How the state budget debate boils down right now

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Wisconsin isn’t getting its state budget done on time. That’s largely because Gov. Walker and the state Senate disagree with the Assembly on how to pay for transportation needs. Or more precisely, they differ on whether to pay for what they spend now, versus pushing more of that cost into the future. > Wisconsin State Journal

Lawmakers will miss budget deadline as divide remains on transportation, taxes

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GOP lawmakers and Gov. Walker can still make a respectable showing compared to the budgets passed by previous Legislatures and governors. But with no deal yet on transportation and taxes, it’s too late to pass a bill and get Walker to sign it before the state’s current budget runs out on June 30. > Milwaukee Journal Sentinel

At Walker event to tout K-12 funding bill, local educators push back

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Reporters weren’t the only ones to show up for Gov. Walker’s press conference on K-12 funding in Holmen Thursday. More than a dozen local educators brought up their own points, with signs reading “All our children deserve funding every year, not just campaign years!” and “Put voucher schools to a state vote.” > La Crosse Tribune

State Dems introduce their own K-12 funding proposal

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As Republicans continue to negotiate Wisconsin’s two-year budget, Democrats on the budget committee released their own proposal for K-12 education funding on Thursday. Though they say their plan takes the best parts of the plans being debated by Republicans, its chances of adoption are razor-thin in the state’s GOP-led Capitol. > The Cap Times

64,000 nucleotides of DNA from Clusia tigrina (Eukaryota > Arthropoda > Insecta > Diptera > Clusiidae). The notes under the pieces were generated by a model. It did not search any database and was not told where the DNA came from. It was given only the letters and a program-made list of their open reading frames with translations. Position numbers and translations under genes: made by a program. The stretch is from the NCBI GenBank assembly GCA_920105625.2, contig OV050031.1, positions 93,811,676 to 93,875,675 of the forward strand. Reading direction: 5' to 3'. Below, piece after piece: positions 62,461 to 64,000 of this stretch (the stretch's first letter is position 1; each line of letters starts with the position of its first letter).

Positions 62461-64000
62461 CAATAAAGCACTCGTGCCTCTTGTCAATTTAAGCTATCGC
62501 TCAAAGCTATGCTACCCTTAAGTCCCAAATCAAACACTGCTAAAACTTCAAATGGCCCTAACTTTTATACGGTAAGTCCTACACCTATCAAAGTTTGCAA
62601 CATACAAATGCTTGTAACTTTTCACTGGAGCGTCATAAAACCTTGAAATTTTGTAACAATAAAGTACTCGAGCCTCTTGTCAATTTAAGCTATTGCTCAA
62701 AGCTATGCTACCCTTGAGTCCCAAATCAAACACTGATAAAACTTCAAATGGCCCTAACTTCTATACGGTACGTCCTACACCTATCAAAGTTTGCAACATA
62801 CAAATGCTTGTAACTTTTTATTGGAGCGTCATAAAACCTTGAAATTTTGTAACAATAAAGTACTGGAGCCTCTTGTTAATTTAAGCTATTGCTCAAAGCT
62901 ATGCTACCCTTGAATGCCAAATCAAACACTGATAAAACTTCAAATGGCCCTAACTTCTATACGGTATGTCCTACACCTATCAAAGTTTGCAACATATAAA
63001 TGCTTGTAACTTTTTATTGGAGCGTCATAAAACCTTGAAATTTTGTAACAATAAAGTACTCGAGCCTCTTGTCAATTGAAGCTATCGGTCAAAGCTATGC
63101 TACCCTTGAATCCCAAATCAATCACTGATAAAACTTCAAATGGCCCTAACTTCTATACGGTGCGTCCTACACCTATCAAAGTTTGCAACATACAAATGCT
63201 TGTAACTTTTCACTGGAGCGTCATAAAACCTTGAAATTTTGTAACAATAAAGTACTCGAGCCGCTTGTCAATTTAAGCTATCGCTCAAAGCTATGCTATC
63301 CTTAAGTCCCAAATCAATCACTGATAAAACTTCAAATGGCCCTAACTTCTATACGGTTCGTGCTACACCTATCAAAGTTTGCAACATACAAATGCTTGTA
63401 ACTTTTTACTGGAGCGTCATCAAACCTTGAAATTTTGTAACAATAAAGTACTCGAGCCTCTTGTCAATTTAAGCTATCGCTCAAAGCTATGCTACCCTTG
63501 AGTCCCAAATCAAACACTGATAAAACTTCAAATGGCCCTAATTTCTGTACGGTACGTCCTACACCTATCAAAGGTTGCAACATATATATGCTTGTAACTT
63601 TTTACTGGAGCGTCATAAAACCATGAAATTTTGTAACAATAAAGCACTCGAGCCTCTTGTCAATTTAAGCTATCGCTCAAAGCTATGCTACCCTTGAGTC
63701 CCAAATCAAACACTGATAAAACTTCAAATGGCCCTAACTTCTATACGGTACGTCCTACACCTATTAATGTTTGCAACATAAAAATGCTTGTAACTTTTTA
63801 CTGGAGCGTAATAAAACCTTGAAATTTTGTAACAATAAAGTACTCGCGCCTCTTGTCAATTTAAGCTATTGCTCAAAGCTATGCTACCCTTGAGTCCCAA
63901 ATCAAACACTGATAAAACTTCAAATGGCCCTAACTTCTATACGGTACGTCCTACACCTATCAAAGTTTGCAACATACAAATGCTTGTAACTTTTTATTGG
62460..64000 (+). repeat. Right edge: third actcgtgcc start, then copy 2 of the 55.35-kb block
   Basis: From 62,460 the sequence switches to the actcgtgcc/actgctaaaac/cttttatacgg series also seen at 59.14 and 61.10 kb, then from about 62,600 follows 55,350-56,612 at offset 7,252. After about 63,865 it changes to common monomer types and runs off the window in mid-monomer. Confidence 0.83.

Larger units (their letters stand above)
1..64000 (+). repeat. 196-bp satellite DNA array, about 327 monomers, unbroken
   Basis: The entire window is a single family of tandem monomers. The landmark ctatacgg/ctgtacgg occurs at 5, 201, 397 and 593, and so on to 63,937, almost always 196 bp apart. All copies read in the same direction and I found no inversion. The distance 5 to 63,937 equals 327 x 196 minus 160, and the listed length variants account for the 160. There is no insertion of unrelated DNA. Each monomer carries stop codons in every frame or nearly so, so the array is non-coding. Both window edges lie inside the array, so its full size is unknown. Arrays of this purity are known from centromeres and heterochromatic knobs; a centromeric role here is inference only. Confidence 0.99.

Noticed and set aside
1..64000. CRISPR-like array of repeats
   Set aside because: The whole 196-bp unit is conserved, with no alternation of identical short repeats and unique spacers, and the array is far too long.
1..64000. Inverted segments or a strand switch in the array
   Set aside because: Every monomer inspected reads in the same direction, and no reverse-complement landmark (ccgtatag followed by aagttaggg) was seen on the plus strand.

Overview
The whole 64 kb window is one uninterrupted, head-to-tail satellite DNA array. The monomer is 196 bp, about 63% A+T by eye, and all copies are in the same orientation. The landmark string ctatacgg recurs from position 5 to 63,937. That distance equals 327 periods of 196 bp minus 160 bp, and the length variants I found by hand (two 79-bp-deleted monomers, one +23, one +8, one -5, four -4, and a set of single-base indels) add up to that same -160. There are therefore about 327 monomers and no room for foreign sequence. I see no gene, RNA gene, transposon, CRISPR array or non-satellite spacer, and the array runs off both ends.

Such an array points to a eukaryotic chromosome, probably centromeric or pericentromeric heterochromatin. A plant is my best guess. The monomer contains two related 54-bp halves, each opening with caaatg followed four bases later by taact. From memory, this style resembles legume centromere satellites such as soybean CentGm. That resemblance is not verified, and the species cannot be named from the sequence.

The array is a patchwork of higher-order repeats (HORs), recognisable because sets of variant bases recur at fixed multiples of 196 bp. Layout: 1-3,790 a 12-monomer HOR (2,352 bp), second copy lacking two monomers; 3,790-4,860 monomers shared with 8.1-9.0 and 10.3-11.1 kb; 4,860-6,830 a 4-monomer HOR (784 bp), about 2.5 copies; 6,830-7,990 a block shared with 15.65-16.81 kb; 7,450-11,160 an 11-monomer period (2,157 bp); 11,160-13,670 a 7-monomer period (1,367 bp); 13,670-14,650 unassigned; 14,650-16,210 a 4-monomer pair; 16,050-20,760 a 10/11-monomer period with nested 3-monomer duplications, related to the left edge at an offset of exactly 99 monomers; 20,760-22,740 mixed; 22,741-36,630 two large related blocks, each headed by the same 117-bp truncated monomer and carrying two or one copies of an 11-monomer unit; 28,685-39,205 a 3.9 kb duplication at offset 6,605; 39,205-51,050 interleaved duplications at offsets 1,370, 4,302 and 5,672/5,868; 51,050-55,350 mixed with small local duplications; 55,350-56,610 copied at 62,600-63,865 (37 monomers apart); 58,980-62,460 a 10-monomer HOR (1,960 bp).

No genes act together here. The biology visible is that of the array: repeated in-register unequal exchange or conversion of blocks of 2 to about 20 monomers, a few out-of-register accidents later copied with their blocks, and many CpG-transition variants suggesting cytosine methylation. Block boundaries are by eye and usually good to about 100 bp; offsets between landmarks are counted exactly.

Senate Republicans propose more borrowing for roads, Assembly Republicans push back

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A spokeswoman announced Wednesday that Sen. Majority Leader Scott Fitzgerald supports borrowing $850 million for roads in the next budget, or $350 million more than Gov. Walker has proposed. Assembly Speaker Robin Vos told reporters that’s a non-starter without a long-term tax or fee to help pay off debt. > Wisconsin Public Radio

Proposed Budget Transparency Act is long overdue

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Racine Journal Times editorial: “We’ve not been shy to criticize government conducted in secret, so it seems only fair that we say thank you to the state lawmakers who introduced the Budget Transparency Act, which would make it more difficult for the Legislature to make sweeping budget changes outside of public view.

Progress on education funding, but transportation still an issue in budget negotiations

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An agreement on education funding may be in sight, but Wisconsin lawmakers still have a long road ahead before agreeing on the transportation budget. “I’m not thinking education will be that large of a stumbling block,” John Nygren told reporters last week. “I do think transportation will be a stumbling block.” > The Cap Times